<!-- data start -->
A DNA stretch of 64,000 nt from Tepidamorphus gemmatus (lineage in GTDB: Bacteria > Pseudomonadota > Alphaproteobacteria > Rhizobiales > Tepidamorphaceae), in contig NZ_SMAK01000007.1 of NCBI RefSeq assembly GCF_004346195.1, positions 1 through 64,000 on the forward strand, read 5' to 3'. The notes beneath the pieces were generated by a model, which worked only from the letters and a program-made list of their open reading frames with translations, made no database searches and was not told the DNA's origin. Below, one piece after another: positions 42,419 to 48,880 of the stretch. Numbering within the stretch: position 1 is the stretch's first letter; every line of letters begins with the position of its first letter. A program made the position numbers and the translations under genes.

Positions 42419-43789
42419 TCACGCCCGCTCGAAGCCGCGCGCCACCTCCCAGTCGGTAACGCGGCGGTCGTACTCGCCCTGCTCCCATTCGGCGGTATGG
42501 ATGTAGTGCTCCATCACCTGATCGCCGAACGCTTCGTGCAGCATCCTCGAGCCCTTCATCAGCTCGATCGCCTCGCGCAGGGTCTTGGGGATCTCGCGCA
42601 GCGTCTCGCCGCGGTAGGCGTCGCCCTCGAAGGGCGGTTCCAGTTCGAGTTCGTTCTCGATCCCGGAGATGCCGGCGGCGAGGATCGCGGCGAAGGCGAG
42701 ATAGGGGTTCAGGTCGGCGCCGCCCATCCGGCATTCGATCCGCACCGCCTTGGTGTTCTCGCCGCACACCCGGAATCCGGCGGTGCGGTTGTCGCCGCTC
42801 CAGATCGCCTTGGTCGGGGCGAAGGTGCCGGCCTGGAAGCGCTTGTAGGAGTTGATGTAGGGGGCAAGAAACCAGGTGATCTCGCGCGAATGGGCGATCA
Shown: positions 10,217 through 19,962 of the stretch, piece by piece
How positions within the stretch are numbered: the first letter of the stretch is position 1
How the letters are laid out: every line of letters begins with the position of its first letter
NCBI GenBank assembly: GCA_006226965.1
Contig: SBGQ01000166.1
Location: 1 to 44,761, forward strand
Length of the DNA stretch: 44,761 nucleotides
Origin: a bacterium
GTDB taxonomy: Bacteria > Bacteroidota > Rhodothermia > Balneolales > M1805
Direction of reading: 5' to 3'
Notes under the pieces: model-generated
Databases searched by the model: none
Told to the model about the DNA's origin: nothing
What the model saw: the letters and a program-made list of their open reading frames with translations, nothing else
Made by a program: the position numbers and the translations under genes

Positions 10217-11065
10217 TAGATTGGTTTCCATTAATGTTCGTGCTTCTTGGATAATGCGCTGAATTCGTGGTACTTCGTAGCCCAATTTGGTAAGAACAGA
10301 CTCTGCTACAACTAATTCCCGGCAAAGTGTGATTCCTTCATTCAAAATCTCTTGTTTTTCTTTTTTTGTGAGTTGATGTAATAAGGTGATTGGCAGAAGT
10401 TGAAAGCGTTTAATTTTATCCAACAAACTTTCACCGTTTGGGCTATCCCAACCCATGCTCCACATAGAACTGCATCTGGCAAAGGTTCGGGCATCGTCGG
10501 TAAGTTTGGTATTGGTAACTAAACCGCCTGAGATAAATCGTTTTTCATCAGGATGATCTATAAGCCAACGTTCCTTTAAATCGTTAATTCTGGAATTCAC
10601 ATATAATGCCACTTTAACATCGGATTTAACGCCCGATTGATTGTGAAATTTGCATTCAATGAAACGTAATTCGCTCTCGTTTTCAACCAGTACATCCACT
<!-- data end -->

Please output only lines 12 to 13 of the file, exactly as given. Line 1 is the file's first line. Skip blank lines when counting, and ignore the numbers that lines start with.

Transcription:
Contig: SBGQ01000166.1
Location: 1 to 44,761, forward strand